If your labour is induced
If there is a risk to your baby's health or your health, labour can be induced. Common reasons for this are pre-eclampsia or fetal growth restriction (when your baby is not developing as he should in the womb). There are however other reasons why it may be best to induce labour early.
To induce labour, the midwife or doctor will put a pessary or gel into your vagina, or a drip in your arm, or both . Once it starts, an induced labour may proceed naturally, though it might take 24 hours or more to get going.
If induction does not work, your doctor and midwife will assess your condition and your baby's wellbeing. You may be offered another induction, or a caesarean section – your midwife and doctor will discuss all the options with you.
The best thing you can do for your baby is to look after yourself. That way, you will be better equipped to handle the challenges that face you and your family.
The neonatal intensive care unit (NICU)/special care baby unit (SCBU)/neonatal unit is where your baby will get the treatment they need until they are healthy enough to move on.
The first few days after giving birth to your premature baby can pass in a daze. Here's what to expect...
If your baby is born very prematurely and/or is very sick, they may need to be transferred to another hospital with specialist facilities.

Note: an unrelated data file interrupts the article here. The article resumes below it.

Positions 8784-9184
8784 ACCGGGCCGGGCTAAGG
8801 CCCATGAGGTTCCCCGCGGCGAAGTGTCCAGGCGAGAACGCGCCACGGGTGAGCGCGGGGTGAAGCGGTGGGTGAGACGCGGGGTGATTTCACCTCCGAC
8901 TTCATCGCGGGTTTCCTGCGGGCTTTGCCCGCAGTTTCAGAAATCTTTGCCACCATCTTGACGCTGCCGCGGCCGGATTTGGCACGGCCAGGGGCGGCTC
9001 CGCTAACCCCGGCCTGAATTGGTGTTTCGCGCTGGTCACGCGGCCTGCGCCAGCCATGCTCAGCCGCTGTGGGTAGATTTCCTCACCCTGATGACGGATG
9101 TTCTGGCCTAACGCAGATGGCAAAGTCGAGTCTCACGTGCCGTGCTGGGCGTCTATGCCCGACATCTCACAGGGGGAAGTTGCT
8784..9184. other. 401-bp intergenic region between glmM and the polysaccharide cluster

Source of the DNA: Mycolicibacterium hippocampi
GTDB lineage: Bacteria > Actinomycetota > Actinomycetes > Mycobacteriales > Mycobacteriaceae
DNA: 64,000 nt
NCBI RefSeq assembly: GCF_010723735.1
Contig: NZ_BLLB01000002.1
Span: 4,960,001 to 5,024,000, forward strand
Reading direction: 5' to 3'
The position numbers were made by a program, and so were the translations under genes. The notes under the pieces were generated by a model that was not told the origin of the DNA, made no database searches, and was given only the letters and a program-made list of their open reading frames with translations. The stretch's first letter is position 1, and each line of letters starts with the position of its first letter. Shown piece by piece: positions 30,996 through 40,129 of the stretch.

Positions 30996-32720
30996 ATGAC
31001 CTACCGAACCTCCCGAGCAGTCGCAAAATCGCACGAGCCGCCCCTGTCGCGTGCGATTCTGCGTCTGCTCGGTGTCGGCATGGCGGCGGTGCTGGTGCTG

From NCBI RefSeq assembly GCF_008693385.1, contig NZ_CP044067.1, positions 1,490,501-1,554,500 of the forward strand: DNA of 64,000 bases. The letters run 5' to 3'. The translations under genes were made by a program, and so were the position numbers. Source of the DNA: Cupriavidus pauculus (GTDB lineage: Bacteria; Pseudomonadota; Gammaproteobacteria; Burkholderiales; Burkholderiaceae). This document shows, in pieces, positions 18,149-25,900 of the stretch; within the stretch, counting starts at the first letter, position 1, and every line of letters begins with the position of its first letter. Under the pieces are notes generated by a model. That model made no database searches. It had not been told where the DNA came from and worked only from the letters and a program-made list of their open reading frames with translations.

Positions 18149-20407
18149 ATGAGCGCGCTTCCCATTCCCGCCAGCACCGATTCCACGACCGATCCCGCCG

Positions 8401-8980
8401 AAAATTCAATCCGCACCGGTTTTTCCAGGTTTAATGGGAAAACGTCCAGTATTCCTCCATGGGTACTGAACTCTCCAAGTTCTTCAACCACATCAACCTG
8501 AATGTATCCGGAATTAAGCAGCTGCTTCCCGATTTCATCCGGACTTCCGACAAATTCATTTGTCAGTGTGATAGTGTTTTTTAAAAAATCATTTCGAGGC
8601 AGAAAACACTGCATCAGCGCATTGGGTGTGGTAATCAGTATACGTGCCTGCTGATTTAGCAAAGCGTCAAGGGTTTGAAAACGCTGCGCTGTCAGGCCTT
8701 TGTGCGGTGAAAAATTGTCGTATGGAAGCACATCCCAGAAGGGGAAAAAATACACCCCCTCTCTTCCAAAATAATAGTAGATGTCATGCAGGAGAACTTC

After your premature baby is born the medical team will immediately assess your baby's health and start treating them if necessary.
Skin-to-skin contact with your premature baby is a wonderful way for you both to bond. It also provides health benefits.
You will play an important part in your premature baby's care, even while they are in the NICU.
Your premature baby's diet will be carefully balanced to suit their tiny digestive system while meeting the needs of their growing body.
Positioning your premature baby correctly can make them feel secure, improve their breathing ability, strengthen their muscles and reduce the risk of cot death.
You may be asked if you would consider taking part in research into premature birth. We explain what this might involve.
We answer some of your questions about your premature baby's time in the hospital and neonatal unit.
You're bound to feel anxious if your premature baby needs surgery, but try to focus on the positive: the operation is likely to help improve your baby's chances.
During their stay in the baby unit, your baby will have all kinds of checks to monitor their progress.
If your premature baby has any of the conditions below, ask the healthcare team to explain anything that you don’t understand.
Babies born prematurely are more likely to have problems with their eyesight and hearing, but in most cases treatment is successful.
Premature babies have less developed immune systems and are more susceptible to infection, but there are ways to reduce the risk.
It's worrying if you discover that your baby has a heart problem, but most defects are treatable and some do not even need treatment.
Many premature babies need help with breathing for a while. This is known as ventilation.
ℹLast reviewed on July 1st, 2014. Next review date July 1st, 2016.